Todd Hatton

News Reporter and Host of Morning Edition

Todd Hatton hails from Paducah, Kentucky, where he got into radio under the auspices of the late, great John Stewart of WKYX while a student at Paducah Community College. He also worked at WKMS in the reel-to-reel tape days of the early 1990s before running off first to San Francisco, then Orlando in search of something to do when he grew up. He received his MFA in Creative Writing at Murray State University. He vigorously resists adulthood and watches his wife, Angela Hatton, save the world one plastic bottle at a time.

Kentucky Associated Press Awards 2011

2nd Place - Best Enterprise/Investigative Reporting - "Difficulty with BP Boycott"

Kentucky Associated Press Awards 2010

1st Place - Best Light News - Market House Theatre Ghost Walk

Kentucky Associated Press Awards 2009

2nd Place - Best Use of Sound - Hidden Kitchens

Hon.Men. - Best Light News Feature - Aft. Super Tuesday Storms

Ways To Connect

NASA/Apollo 17 crew; taken by either Harrison Schmitt or Ron Evans / National Aeronautics and Space Administration

"Where did we come from?" is one of the biggest questions we wrestle with.  Some will say the answers lie only in science; others will say religion is the sole source of truth.  And some from both sides say the two sides are irreconcilable.  But are they?  Two Murray State University professors are giving a presentation tonight that asserts that, far from conflicting, science and religion are in harmony when it comes to where our planet and all its life came from.  Todd Hatton speaks with Dr. Josh Ridley of Murray State's Institute of Engineering and Dr.

Matt Markgraf, WKMS

Two adorable little puppies visited WKMS today, Frankie and Lincoln. They are basset hound/Jack Russell terrier mixes, approximately six weeks old and four pounds each. Lincoln is brown and white, seems to take after his father's basset hound traits with a larger body, wider feet and a laid back demeanor. Frankie is black and white with spots on her legs. She has more terrier qualities, a little more adventurous and energetic than her brother. On Sounds Good, Todd Hatton meets the puppies with Kathy Hodge of the Humane Society of Calloway County and learns more about Barkaid coming to Murray.

Wikimedia Commons/The National Institute on Drug Abuse

African American women in the South’s rural areas are less likely to suffer from depression than those who live in Southern urban areas.  That’s according to a new study from the University of Michigan.  The study uses data from the National Survey of American Life to examine how poverty and low education affect mental illness in black and white women living in the rural South.  

(Photo courtesy of John Scopes, Jr.)

What makes a person voluntarily step into the middle of one of the most controversial and contentious issues of modern times? And what makes them voluntarily step back out?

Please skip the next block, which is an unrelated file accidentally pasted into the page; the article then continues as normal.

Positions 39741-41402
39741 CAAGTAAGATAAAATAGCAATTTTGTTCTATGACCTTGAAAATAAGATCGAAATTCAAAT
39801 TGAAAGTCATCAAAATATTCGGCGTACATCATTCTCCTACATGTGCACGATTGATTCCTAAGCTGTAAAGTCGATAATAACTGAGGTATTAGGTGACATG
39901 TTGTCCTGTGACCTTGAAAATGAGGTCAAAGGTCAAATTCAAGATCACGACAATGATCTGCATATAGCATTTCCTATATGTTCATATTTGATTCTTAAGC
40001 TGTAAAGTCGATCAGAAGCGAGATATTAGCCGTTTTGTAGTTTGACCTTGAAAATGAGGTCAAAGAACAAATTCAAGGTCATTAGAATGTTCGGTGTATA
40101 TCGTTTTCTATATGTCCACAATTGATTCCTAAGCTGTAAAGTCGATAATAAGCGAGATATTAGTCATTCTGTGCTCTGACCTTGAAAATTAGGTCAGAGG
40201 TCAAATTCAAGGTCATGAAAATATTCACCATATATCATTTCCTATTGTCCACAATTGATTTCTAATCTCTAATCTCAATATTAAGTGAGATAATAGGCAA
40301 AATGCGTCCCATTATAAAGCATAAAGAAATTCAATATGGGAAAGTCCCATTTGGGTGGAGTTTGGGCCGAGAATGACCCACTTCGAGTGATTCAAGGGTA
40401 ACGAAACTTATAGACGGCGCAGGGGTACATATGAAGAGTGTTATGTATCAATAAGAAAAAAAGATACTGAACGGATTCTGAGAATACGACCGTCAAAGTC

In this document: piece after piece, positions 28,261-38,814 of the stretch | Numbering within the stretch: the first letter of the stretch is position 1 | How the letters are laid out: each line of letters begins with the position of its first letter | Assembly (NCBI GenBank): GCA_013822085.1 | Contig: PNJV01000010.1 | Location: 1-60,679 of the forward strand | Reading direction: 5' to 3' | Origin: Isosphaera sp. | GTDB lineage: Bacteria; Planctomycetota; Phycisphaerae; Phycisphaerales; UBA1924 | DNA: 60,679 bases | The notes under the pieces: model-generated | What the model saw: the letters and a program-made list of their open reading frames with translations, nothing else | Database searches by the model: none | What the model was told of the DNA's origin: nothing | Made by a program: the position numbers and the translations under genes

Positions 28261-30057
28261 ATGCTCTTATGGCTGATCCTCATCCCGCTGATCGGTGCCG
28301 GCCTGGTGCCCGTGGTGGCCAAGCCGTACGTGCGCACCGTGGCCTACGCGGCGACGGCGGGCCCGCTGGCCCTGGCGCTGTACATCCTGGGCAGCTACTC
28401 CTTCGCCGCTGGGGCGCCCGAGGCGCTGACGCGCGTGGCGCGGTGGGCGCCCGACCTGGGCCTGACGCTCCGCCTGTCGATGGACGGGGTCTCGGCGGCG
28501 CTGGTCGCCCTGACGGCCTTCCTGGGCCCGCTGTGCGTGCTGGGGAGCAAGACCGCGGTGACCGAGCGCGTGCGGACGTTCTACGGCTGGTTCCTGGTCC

Western Kentucky native John Thomas Scopes volunteered to be the defendant in a much-ballyhooed trial testing a law he opposed, a law banning the teaching of human evolution in Tennessee. He stood on principle in an intense spotlight... and when the trial was over, he stepped back out, determined to live his own life. But, history was not finished with him just yet.


Matt Markgraf, WKMS

Today we meet Hansel, a happy, energetic shih tzu/pug mix available for adoption at the Humane Society of Calloway County. He seemed to be smiling the entire time he was at WKMS and enjoyed all of the attention. Kathy Hodge of the Humane Society says he was found running around with a pack of dogs when he was brought in, with matted fur and underweight. He's recovered well, only barks when significant and sits for treats. Hansel seems like a good fit for a young family with lots of energy. In the interview, Hodge also talks about how to volunteer from fostering to driving dogs to rescues and a remarkable story about a poor beagle.

jerryrhoads.org

  Kentucky Gov. Steve Beshear has appointed former Madisonville state Sen. Jerry Rhoads to Murray State University's Board of Regents.

Rhoads replaces outgoing board member Constantine Curris, whose term expires this year.

Gage Skidmore, Flickr (Creative Commons License)

  Kentucky Attorney General and Democratic gubernatorial candidate Jack Conway says the Jefferson Davis statue in the Capitol rotunda belongs elsewhere, and he’ll urge the agency that oversees the state’s historic properties to move it.  

Kentucky State Police

A recently-graduated Kentucky state trooper was killed Tuesday evening in a two-vehicle wreck near Grand Rivers.  23-year-old Trooper Eric Chrisman of Lawrenceburg was responding to a reckless driving complaint on US 62 approximately two miles west of Grand Rivers when he lost control of his vehicle, crossed into the other lane, and hit a tractor-trailer truck.  Chrisman was pronounced dead at the scene.  The other driver was treated at Marshall County Hospital and released. 

Lance Dennee

Paducah officials have announced a contract with Owensboro-based LinGate Hospitality to build a new hotel on the city's riverfront. 

Steve Barrett/NPR

  

  The U.S. Supreme Court is set to rule soon on a challenge to Kentucky’s and three other states’ gay marriage bans.  The outcome is expected to settle the national issue of gay marriage.  

NPR’s Legal Affairs Correspondent Nina Totenberg has been following the issue as it moves through the court system.

Pages